The cycle of Vaughan Williams symphonies by the Royal Liverpool Philharmonic Orchestra with conductor Andrew Manze has been widely praised, with superb sound from the Onyx label's engineers revealing the composer as a master orchestrator in bracing, rather unsentimental, but not unaffecting readings. The Symphony No. 5 in D major and Symphony No. 6 in E minor aren't the most frequently programmed of the composer's symphonies, but the rather mystically pastoral Fifth and the grim Sixth, which at times might be taken for Shostakovich, make a fabulous pair, and this recording may serve as an excellent sample of the set. The Symphony No. 5 was written during World War II and its successor after the war's end, in 1948, but both may be considered wartime works. Most striking is the unrelieved somberness of the Sixth's finale, which listeners at the time suggested might have been intended to represent the aftermath of a nuclear apocalypse. Sample the Scherzo, with its scary marchlike rhythms, densely filled out with counterpoint, and the references to wartime become clear. No less compelling is the delicacy of the Symphony No. 5, demonstrating the skills of, among many others, the RLPO's harpist. This regional British orchestra has been brought to new heights by Manze, and this album may even make converts for Vaughan Williams among those who consider him nothing more than a jolly pastoralist.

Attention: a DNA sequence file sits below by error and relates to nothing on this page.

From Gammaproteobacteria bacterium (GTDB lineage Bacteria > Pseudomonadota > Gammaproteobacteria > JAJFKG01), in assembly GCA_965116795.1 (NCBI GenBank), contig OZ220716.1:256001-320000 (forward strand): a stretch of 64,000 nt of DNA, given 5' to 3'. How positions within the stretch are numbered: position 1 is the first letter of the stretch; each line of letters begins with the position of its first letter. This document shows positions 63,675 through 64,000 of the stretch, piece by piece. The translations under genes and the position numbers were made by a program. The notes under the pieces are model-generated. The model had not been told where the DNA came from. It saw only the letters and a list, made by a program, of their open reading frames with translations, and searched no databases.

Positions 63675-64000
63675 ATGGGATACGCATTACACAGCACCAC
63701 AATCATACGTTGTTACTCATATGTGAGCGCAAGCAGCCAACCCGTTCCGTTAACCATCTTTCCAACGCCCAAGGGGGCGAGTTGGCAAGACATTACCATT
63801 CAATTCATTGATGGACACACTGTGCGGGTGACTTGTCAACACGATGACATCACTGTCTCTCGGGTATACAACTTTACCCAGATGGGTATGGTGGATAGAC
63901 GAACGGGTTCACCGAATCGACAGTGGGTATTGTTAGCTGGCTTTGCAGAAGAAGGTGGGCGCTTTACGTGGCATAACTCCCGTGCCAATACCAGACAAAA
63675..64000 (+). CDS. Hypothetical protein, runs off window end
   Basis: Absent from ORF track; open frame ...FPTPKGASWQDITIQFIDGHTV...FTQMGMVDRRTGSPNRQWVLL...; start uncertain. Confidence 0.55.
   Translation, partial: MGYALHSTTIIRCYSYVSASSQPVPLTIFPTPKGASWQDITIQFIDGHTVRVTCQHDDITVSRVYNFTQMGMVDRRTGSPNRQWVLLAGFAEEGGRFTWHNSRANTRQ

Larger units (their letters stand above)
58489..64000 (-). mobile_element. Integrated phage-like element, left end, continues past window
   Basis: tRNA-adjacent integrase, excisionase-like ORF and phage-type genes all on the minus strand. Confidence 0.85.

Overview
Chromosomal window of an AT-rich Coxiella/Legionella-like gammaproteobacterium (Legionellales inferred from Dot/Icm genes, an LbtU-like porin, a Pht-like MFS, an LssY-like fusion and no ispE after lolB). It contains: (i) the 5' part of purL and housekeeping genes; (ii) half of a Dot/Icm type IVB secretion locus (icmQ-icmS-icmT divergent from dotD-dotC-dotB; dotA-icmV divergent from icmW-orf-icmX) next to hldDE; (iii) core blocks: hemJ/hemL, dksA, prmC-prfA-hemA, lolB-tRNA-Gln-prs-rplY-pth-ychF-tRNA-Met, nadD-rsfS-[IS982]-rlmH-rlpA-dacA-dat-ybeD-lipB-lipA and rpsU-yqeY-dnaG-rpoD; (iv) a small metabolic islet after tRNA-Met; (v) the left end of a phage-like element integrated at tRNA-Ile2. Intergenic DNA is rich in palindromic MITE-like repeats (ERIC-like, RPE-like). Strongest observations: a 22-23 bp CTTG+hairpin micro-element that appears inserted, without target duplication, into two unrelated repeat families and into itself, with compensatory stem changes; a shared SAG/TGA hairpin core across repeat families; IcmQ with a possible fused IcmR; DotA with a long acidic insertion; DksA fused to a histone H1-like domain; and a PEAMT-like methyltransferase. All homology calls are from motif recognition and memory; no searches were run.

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AllMusic Review by James Manheim
|Symphony No. 5 in D|
|Symphony No. 6 in E minor|